As the massive giant comes barreling down the tunnel towards them, Grenn and the others face certain death. Their courage does not falter. They draw their swords and hold fast. They do their duty. This is by far the most moving moment of the show.
Jon Joins the Battle in the Courtyard
After Pyp dies, Sam encounter warriors coming out of the elevator who tell him to ascend to the top of the Wall and ask Jon for men. at the top of the Wall again to warn Jon the castle is about to fall – they urgently need more men.
Jon and a few of the men from the top of the Wall arrive at the bottom, in the courtyard, where they encounter Sam. Jon forbids Sam to fight in the fray. But Jon asks him to release Ghost – he needs the dire wolf’s sharp fangs.
While Ghost makes the Wildlings into ghosts, Jon goes head to head with Styr, Magnar of the Thenn. Styr towers over Jon and his reach is nearly half Jon’s height. Styr’s enormous war axe sweeps in a huge and heavy loop. As skilled a swordsman as Jon is, Styr is just cleaning the floor with him. The magnar even smashes Jon’s head against an anvil and Jon’s death looks imminent. But then Jon fumbles behind for a weapon, finds a ballpeen hammer and smashes it deep into Styr’s skull – killing him instantly.
Duty is the Death of Love
For Ygritte and Jon, who fell in love in Season 2 when Jon masqueraded as a Wildling, duty killed their love. After Jon kills Styr, Ygritte has Jon in her sights. She wavers for a second. And, in that second the little boy Olly shoots her with an arrow. The shot is true and pierces Ygritte’s heart.
Instantly, and far too late, they both realize they love each other. Jon runs to her and, ultimately, Ygritte dies in his arms.
If Ygritte had only remembered her duty and taken the shot on Jon, she might have lived.
Knock the Wildlings Off the Wall: The Scythe
When Jon departs from the top of the Wall, he leaves Edd in charge. Jon commands Edd to stop the Wildlings from climbing the wall and stop the giants. Edd and his men figure they might as well go for broke. They shoot the flaming arrows.
Then they release a wonderful anchor-like thing they call a scythe. When the men release the scythe, it swings on its chain in an arc, sheering ice and climbers off the Wall. Highly effective.
The men are exuberant that it worked and then the Wildling torches go out, which means the Wildlings are packing it in for the night. Yet, the Wildlings still outnumber the Night’s Watch a thousand to one. Meanwhile Sam goes to find Gilly. And, discovers the terrified former City Watch commander in the cold storage with her.
The Denouement in the Courtyard and Elsewhere
The next day Jon and the other survivors are in the courtyard. The battle is not over yet. The Wildlings will be back that night with more giants, more men. With a thousand Wildlings for every surviving man of the Night’s Watch, the Wildlings can easily starve them out.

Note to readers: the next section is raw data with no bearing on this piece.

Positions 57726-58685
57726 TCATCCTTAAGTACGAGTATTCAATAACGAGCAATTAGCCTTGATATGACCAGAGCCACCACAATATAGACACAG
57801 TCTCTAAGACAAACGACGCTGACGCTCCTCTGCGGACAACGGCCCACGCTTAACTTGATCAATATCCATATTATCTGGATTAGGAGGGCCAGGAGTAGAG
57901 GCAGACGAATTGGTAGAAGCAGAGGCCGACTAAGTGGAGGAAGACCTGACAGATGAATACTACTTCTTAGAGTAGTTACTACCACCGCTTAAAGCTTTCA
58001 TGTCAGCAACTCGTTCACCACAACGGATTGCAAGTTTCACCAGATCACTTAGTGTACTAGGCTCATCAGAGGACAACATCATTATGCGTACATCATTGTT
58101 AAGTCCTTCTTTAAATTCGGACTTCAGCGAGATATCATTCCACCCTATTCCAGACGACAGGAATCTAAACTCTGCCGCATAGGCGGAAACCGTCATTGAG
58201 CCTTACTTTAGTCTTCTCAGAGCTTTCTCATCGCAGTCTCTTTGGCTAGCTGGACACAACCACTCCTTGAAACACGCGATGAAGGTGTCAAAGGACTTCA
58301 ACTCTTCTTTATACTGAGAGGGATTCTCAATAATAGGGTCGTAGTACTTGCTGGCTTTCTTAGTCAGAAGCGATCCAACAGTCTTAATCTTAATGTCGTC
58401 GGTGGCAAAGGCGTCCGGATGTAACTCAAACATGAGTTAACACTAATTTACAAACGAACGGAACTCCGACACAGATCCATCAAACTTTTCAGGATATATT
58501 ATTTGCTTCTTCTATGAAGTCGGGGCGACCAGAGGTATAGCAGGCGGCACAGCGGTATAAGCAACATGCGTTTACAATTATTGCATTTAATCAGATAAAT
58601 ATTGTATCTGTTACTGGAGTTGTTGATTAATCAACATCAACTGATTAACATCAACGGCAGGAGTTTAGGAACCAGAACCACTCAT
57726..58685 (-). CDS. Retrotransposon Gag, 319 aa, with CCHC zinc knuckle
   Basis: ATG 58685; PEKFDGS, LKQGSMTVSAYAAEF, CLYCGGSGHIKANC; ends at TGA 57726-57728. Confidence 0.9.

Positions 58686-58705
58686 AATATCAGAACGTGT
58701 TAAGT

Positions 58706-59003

Jon leaves the castle to try to treat with Mance – or kill him. Mance is the only thing holding the Wildling armies together. The risk of Jon being flayed to death is extremely high. However, he figures they will die anyway if he doesn’t try so he leaves Sam to burn the dead.
As Jon leaves through the North gate, he finds Grenn and his five men lying dead. Grenn and his men didn’t falter. They held the gate and slayed the giant. Regret passes over Jon’s face; he has to live the fact his order caused their deaths.
Ultimately, duty does triumph over love.
This is the best Game of Thrones episode I’ve ever seen. I realize many people may disagree. There’s certainly been sniping on the Internet about deviations from the books, and even some of my close friends didn’t like this episode. So, I’m well aware that I may have the minority opinion, but this episode – with its underlying theme of the human cost of war – is what Game of Thrones is all about: love, tests of courage, the struggles of leadership, oaths, war, and duty coming together in one thrilling episode. “Blackwater” is also a brilliant episode, but the “Watchers on the Wall” episode packs an emotional wallop like nothing that’s come before. Bravo HBO!
My only grievance is: “Where is Ciarán Hinds?” (aka Mance Rayder). You can’t tease us by casting an actor of that caliber – he was Julius Caesar in Rome for Pete’s sake – and not give us more of him. Seriously HBO, let’s get him out on the screen.
By the way, Nerdalicious has a different take, so check out:
The Real Game of Thrones: The Watchers on the Wall
The Real Game of Thrones: How Tormund Giantsbane Made Love to a Bear
Game of Thrones Season 4: Inside the Episode #9 Plus Extras
By Jamie Adair